Volume 6, Issue 4 (Nov 2018)                   Res Mol Med (RMM) 2018, 6(4): 59-68 | Back to browse issues page

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Boroumand N, Eshaghiyan A, Behshood P, Nateghi B, Emadi F. Increased Circulating miR-10a Levels Associated with Multiple Sclerosis. Res Mol Med (RMM). 2018; 6 (4) :59-68
1- Department of Biotechnology, Faculty of Advanced Sciences and Technologies, University of Isfahan, Isfahan, Iran.
2- Department of Genetics, Arsanjan Branch, Islamic Azad University, Arsanjan, Shiraz, Iran.
3- Department of Microbiology, Shahrekord Branch, Islamic Azad University, Shahrekord, Iran.
4- Department of Biochemistry, Faculty of Science, Nourdanesh Institutions of Higher Education, Meimeh, Isfahan, Iran.
5- Department of Genetics, Arsanjan Branch, Islamic Azad University, Arsanjan, Shiraz, Iran. ,
Abstract:   (2632 Views)
Background: Multiple sclerosis (MS) is an autoimmune disease that causes chronic inflammation of the central nervous system. MicroRNAs (miRNAs) are small non-coding RNAs 19–24 nucleotides long, which are differentially expressed in different tissues. The role of miRNAs in MS remains unclear. We assessed miR-10a transcript levels in MS patients during recurrence and two months after relapse.
Materials and methods: In this case-control study, we used real-time PCR to examine miR-10a expression in the peripheral blood mononuclear cells of 60 patients with relapsing-remitting multiple sclerosis (RRMS), 30 during recurrence and 30 two months after relapse, and 30 healthy subjects who were referred to the MS Clinic of Kashani Hospital, Isfahan Province. In silico analysis was also performed on the validated miR-10a targets using miRTarBase.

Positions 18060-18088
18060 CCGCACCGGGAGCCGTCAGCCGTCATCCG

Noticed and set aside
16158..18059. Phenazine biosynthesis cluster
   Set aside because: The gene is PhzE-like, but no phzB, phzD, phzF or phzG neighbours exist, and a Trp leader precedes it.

Results: miR-10a expression was higher in RRMS patients during recurrence and two months after relapse (p < 0.0001 and p < 0.0001, respectively) than in the healthy subjects. Furthermore, in silico molecular signaling enrichment analysis identified 12 mRNAs as validated miR-10a targets.
Conclusion: The expression of miR-10a was elevated in patients with RRMS compared to healthy subjects, suggesting that miR-10a could be a potential biomarker for RRMS diagnosis.
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Type of Study: Research | Subject: Immunology
Received: 2019/03/12 | Published: 2018/11/15

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